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Sports >  Gonzaga basketball

Gonzaga players, as much as anyone, enjoy the big-head phenomenon

Big heads of Josh Perkins and Zach Collins are distributed to Gonzaga students before the game with Bryant on Nov. 18 at McCarthey Athletic Center. (Colin Mulvany / The Spokesman-Review)
Big heads of Josh Perkins and Zach Collins are distributed to Gonzaga students before the game with Bryant on Nov. 18 at McCarthey Athletic Center. (Colin Mulvany / The Spokesman-Review)
By Michael Gulledge michaelg@spokesman.com

Student sections at basketball games have always been known for their wild and crazy attempts to distract the opposing team.

Beginning in the early 2000s, it has become common for the faces of players, coaches, celebrities – and on some occasions President-elect Donald Trump – to be seen held high above student sections during college basketball games.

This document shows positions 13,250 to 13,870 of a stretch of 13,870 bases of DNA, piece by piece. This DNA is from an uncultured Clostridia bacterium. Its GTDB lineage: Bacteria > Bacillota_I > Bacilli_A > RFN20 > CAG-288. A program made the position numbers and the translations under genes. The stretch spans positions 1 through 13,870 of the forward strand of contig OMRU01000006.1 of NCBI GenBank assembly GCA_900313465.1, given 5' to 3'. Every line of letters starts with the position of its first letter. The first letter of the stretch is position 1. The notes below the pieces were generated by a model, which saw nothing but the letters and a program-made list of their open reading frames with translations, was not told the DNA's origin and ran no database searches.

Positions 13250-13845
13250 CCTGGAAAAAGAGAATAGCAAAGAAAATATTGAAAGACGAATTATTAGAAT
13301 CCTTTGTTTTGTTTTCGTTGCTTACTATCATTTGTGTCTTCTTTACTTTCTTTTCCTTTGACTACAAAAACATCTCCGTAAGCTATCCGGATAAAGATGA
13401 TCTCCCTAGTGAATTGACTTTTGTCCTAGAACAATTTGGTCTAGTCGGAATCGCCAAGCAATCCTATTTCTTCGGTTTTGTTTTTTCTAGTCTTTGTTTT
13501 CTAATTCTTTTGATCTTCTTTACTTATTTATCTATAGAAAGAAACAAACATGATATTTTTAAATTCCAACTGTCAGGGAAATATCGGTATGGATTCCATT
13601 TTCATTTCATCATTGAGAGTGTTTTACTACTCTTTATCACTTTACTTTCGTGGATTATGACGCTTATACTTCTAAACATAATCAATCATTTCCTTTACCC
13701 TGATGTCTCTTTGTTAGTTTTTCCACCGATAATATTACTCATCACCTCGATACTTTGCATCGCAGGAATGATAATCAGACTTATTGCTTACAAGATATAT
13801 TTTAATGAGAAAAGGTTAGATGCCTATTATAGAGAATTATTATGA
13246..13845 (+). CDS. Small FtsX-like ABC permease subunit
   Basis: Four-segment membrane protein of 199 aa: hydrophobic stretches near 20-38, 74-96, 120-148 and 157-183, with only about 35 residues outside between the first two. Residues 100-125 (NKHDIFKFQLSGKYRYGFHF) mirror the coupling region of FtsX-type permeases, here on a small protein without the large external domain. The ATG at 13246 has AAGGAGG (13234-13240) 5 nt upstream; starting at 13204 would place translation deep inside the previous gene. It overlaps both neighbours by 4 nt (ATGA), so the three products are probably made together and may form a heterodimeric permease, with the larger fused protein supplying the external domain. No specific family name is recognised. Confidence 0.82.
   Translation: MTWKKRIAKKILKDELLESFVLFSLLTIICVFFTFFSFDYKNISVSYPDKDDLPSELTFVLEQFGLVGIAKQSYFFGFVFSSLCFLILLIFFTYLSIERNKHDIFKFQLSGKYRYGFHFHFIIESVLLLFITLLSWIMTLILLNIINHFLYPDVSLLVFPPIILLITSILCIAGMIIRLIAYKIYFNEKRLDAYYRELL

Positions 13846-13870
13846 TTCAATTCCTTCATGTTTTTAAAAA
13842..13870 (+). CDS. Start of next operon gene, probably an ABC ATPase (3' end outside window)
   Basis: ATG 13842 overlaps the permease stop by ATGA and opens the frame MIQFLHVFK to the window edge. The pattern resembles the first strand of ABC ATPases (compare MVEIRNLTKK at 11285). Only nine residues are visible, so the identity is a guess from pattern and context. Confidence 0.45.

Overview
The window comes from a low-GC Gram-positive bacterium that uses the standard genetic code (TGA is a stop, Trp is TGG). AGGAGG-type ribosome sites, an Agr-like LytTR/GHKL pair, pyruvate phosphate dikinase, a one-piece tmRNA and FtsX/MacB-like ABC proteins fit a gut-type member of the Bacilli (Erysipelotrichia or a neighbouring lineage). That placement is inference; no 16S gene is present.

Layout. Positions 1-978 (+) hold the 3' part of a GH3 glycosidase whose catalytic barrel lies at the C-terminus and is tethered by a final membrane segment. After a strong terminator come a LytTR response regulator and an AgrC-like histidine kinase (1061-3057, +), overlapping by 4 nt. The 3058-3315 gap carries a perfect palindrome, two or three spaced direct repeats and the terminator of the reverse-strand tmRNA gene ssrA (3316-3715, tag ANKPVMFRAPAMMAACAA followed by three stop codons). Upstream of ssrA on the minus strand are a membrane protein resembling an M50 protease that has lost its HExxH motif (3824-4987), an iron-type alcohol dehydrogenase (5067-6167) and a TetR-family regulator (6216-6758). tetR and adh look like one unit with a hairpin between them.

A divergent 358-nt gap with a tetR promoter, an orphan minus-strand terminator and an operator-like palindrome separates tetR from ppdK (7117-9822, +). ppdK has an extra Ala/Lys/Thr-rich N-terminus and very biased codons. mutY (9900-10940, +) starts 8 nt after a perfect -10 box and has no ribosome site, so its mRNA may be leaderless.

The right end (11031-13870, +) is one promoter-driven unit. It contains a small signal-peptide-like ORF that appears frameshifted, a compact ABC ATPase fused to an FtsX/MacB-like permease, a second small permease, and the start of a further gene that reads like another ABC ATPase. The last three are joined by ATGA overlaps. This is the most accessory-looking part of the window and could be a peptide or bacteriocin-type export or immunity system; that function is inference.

A few years ago, Gonzaga’s student section, the Kennel Club, joined the ranks of many other universities which had student sections participating in this new tradition.

Anyone in attendance at the McCarthey Athletic Center may see an emotionless, straight-faced Przemek Karnowski slowly rise up from the Kennel. Another possible sight is a cross-eyed and lip-scrunched Zach Collins.

“I probably think mine is the best,” Collins said following Thursday’s 97-63 victory over Mississippi Valley State.

Silas Melson, who is squinting one eye and sticking his tongue out for his enlarged head cutout, claims Collins’ poster is last on the team.

“I’ve seen it. It was kind of scary looking,” Melson said.

“I could’ve probably had some better funny faces for the poster,” Collins said. “But I like it. I think it keeps everybody loose because it’s pretty funny.”

And it’s not only those three players. A whole range of Bulldogs have oversized heads depicting funny facial expressions.

Distributed by the Kennel Board before tipoff, these head posters are given to students in exchange for their student ID card.

Nick Granberg, the senior class representative of the Kennel Board, said the posters are given to students who display the most school pride. He also said the board tries to disperse them evenly throughout the student section.

While serving as a tool to support the players and provide the other team with a distraction, these oversized head posters have grown in popularity.

Who knows what face will appear in the Kennel next?

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